Featured Research

from universities, journals, and other organizations

Peanuts don't panic parents as much as milk and eggs

Date:
June 26, 2014
Source:
American College of Allergy, Asthma and Immunology (ACAAI)
Summary:
A new study examined 305 caregivers of children allergic to milk, egg, peanut or tree nut. The researchers were surprised to discover that milk and eggs, not peanuts, were the largest source of anxiety and worry.

Happy kids looking forward to eating birthday cake. It's tough being the parent of a child with food allergies.
Credit: Petro Feketa / Fotolia

It's tough being the parent of a child with food allergies. Constant vigilance is needed for everything your child eats, when a single food item containing a hidden ingredient can be fatal. Although worry is a factor for anyone caring for a child with food allergies, according to a study published in the July issue of Annals of Allergy, Asthma and Immunology, the scientific publication of the American College of Allergy, Asthma and Immunology (ACAAI), there is increased anxiety and strain for caregivers of children allergic to milk and eggs.

The study examined 305 caregivers of children allergic to milk, egg, peanut or tree nut -- the 4 most common food allergies. The caregivers were asked about details of the children's most severe food reaction, as well as information about the caregiver's quality of life. Researchers found caregivers who understood their child's reaction to offending foods had a higher quality of life. If they knew exactly what foods could give their child an allergic reaction, they were less likely to be anxious and stressed.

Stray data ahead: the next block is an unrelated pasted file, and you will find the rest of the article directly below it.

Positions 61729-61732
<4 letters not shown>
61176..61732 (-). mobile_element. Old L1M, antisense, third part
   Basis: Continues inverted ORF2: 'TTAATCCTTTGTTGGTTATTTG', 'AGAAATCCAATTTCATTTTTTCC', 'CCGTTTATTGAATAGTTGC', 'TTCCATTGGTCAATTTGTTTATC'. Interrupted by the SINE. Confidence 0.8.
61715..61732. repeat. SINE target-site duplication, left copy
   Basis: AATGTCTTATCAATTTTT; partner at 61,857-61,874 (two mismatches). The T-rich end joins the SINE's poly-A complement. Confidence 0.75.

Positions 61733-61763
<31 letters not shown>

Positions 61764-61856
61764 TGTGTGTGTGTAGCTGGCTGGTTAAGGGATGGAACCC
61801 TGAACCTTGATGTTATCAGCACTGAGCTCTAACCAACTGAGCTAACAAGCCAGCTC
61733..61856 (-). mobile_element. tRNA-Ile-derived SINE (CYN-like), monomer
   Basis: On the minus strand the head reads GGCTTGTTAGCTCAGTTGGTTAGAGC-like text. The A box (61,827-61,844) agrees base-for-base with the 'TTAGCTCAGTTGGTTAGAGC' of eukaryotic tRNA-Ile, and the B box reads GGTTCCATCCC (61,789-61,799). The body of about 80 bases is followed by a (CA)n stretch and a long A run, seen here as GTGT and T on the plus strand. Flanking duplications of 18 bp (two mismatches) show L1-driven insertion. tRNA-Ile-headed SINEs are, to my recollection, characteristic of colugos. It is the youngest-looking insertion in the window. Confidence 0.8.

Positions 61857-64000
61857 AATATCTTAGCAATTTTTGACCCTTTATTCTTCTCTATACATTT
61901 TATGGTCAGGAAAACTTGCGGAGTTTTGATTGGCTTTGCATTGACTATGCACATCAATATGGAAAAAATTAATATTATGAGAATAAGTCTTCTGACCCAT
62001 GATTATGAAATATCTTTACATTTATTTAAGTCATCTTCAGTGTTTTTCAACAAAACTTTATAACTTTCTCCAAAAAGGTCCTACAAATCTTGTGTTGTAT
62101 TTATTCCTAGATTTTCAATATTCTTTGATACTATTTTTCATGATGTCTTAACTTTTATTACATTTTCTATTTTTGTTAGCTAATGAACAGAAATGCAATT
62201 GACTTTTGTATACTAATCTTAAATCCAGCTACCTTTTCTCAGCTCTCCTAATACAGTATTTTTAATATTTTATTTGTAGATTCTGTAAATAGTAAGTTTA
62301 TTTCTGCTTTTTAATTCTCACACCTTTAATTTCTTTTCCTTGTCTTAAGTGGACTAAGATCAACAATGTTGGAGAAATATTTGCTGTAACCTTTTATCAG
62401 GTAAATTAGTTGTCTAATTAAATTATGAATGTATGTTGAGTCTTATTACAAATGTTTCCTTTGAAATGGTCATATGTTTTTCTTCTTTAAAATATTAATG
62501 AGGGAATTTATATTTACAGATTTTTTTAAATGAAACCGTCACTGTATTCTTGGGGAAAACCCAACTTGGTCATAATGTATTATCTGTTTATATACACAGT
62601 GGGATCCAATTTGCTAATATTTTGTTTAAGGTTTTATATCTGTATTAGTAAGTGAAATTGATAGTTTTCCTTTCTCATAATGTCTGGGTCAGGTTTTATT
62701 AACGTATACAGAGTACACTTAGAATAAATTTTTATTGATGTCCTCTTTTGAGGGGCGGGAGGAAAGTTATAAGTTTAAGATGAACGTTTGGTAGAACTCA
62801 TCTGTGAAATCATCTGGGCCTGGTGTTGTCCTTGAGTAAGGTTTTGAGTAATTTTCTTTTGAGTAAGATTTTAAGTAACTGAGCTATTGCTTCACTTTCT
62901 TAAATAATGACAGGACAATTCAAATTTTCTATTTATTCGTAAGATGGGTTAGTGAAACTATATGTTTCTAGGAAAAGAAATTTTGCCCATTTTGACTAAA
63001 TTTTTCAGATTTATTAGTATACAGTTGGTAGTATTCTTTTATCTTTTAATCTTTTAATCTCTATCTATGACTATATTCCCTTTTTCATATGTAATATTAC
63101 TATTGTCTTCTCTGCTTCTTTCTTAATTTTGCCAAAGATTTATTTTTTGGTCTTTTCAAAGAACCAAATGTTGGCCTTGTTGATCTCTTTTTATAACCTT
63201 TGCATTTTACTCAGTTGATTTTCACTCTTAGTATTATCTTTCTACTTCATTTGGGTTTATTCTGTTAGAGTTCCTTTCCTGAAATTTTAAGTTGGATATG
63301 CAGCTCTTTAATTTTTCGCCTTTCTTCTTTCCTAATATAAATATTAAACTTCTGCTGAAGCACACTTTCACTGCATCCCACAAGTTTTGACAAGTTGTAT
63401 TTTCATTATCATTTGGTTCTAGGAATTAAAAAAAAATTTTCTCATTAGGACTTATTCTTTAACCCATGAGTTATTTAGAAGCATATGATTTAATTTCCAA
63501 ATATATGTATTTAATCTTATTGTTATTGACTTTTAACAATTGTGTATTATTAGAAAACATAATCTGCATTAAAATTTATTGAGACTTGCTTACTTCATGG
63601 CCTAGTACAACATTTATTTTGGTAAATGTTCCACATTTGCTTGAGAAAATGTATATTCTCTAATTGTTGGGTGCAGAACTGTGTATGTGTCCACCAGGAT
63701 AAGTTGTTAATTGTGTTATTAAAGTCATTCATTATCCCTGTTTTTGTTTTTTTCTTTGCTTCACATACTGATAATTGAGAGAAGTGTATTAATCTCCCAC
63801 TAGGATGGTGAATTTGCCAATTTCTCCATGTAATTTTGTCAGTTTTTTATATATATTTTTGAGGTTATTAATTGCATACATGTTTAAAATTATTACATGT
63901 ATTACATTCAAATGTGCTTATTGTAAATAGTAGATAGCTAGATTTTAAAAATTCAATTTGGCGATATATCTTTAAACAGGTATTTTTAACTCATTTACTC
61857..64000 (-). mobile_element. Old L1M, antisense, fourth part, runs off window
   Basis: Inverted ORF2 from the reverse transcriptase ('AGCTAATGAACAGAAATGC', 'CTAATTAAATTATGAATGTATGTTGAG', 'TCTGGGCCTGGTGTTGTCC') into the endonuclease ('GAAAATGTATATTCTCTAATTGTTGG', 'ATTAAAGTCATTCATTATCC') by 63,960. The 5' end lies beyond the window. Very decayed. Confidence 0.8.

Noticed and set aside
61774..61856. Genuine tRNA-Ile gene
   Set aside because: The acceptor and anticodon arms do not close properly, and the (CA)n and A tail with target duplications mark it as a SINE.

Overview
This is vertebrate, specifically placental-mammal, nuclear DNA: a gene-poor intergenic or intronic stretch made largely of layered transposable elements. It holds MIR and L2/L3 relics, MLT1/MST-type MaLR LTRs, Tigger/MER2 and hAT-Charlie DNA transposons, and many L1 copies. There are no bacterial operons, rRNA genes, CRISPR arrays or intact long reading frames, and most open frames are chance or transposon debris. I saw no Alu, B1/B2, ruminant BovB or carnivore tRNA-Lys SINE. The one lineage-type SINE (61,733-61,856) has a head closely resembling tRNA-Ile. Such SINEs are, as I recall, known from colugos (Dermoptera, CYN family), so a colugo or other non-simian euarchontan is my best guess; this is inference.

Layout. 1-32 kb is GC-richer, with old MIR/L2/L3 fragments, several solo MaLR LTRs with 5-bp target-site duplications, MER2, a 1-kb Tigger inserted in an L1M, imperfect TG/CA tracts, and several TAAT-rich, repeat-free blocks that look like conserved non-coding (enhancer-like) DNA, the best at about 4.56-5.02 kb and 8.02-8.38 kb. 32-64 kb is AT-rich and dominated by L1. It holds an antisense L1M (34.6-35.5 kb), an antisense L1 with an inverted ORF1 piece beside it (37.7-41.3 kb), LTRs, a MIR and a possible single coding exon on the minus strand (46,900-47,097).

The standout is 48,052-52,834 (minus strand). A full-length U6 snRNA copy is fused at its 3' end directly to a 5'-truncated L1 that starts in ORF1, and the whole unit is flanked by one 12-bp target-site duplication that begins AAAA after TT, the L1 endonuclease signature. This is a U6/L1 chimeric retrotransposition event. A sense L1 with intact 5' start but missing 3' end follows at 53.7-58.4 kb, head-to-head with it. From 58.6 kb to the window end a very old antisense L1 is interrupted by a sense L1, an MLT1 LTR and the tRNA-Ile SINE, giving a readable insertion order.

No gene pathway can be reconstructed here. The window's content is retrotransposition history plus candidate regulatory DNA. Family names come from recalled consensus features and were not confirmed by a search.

The authors were surprised to learn that milk and egg allergies were the most worrisome for caregivers.

"It's assumed peanut and tree allergies are the most severe, and therefore it may be presumed they would cause the most strain for caregivers" said allergist Laura Howe, MD, lead study author and ACAAI member. "But because eggs and milk are everywhere, and used to prepare so many dishes, caregivers with children allergic to those two ingredients feel more worried and anxious."

Only 64 percent of caregivers accurately perceived the severity of their child's reaction. More than 15 percent over-perceived their child's reaction severity and 19 percent under-perceived the reaction severity. Caregivers had significant concerns regarding their ability to help in the event of a reaction, and also that others wouldn't understand the seriousness of their child's food allergy.

"It is important for those who care for food-allergic children to work with an allergist to determine exactly what foods their child is allergic to, and how to respond in an emergency situation," said allergist Michael Foggs, MD, ACAAI president. "Parents need to have a clear plan of action in case their child eats a food they shouldn't. Children with a history of severe allergic reactions, and their caregivers, need to know how to administer epinephrine. Having plans in place can ease a parent's worries."


Story Source:

The above story is based on materials provided by American College of Allergy, Asthma and Immunology (ACAAI). Note: Materials may be edited for content and length.


Cite This Page: